Did my EV driving cause a coup in Bolivia? That’s a question too big and complicated for this space on many levels, but the point is to connect a few dots. In the consumption-driven western world, we seem mostly oblivious to dots, or at least look the other way to avoid the messy inconvenience of them. In fairness to people, our corporate media just doesn’t tell us. Making change here for the better is going to necessitate seeing things we’ve never bothered to see.
With the big push to electrify transportation and to move away from fossil fuel as an electric generation source, batteries are a big deal and it takes lithium to build them. We can readily imagine the conflict around the Persian Gulf and the staggeringly massive amounts of money we spend on military to protect the oil fields and shipping lanes. The costs of burning gas, oil and coal are astronomical and not just in terms of trillions on military. The climate and health wrecking done by burning stuff is now undeniably (at least to most of us) of planetary and civilizational consequence. So okay, what about batteries? Yes there are consequences, despite how much cleaner electric vehicles are than gas and diesel.
As the world turns to electrification, so too do those industries covet lithium for batteries, and there’s a lot of it in Bolivia. Potosi, situated in Bolivia’s southern highlands, was exploited by the Spanish for silver, by the U.S. for tin in WWII, and now by a global competition for lithium. I’ll side with EVs and a renewable energy electric future to give us any chance of keeping the human enterprise from melting. But we need a consciousness of the relationship between these conflict minerals and our “lifestyle.”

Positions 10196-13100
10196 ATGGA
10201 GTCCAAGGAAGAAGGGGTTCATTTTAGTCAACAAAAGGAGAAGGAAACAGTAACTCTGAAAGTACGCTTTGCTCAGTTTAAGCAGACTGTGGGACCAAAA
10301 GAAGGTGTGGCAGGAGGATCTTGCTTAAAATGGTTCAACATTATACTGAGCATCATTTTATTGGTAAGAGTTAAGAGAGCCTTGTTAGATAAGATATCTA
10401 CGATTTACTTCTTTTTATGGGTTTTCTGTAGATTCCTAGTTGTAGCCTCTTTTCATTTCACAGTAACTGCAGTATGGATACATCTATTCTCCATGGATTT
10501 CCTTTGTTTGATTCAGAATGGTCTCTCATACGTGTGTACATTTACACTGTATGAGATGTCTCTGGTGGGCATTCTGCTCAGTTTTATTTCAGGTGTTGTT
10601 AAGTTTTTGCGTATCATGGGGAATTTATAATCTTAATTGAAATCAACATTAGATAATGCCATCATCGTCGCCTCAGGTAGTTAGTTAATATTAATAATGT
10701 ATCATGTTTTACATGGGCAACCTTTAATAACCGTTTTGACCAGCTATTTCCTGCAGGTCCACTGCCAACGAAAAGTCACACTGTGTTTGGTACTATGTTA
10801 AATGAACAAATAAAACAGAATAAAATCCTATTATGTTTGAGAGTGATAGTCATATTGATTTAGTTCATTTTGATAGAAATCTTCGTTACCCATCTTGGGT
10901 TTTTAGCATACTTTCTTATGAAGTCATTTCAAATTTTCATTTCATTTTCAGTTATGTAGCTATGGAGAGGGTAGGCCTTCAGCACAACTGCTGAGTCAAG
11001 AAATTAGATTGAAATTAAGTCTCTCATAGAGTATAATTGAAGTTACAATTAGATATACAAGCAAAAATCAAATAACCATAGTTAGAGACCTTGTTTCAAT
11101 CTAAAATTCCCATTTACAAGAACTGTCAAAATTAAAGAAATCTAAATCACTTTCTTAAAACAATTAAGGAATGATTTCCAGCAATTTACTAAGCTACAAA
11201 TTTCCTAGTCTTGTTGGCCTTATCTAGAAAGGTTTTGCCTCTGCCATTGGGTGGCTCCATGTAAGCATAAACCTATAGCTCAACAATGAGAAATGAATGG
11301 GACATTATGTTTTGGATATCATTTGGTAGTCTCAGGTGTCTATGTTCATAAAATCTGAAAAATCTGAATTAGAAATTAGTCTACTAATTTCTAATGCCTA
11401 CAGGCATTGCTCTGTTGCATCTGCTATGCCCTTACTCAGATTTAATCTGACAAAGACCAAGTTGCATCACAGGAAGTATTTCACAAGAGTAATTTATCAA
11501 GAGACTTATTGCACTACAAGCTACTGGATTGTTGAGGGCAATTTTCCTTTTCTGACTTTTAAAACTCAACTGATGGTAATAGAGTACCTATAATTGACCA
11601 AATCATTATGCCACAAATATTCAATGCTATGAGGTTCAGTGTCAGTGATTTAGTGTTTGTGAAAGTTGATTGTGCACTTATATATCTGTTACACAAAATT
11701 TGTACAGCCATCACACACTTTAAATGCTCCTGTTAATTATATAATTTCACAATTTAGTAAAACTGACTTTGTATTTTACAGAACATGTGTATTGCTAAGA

The question of mobility keeps me thinking about not just renewables for fixed site energy production and consumption, but about what it’s going to take to move us and things around. Underneath that question is another- how much do we actually need to move, how fast, by what means, and at what willing cost? I’ve re-read Ivan Illich’s Energy and Equity several times lately; these are really his questions. I recommend you read it too. If we’re really going to change the way we see our futures, we’ll have to reconcile our mental models around mobility. We can build a runaway feedback loop just as easily with EVs as we’ve done with gas guzzling cars since WWII. More roads, more sprawl, more travel, more roads…and, more energy consumption and land desecration.
From my limited understanding, Evo Morales was shown the door in Bolivia last week, maybe in part because he’d wanted to nationalize the country’s lithium. And maybe those around Potosi wanted more localization of the wealth. Global actors wanted none of the above. China is certainly interested and I doubt the west wants that. I’ve read about Tesla’s interest in Bolivian lithium and how it’s stock went up when Morales landed in Mexico City.
So we’re here trying to do our best to cut our carbon footprint while the Cerro Rico Bolivian miners are exploited just like those of other generations and like our central Appalachian coal miners. Our consumption, even despite our best efforts at conservation does ripple out. I’m not saying we trade in our Nissan Leafs for Chevy Suburbans. Nope. I’m saying connect the dots and understand that our actions “put the poor man in the hole and history remains the same.”*
*This is a line from an Appalachian singer songwriter I first met at the University of Kentucky. He sang this song at a conference at App State about a decade ago and the words stayed with me- Desde Appalachia Hasta Potosi.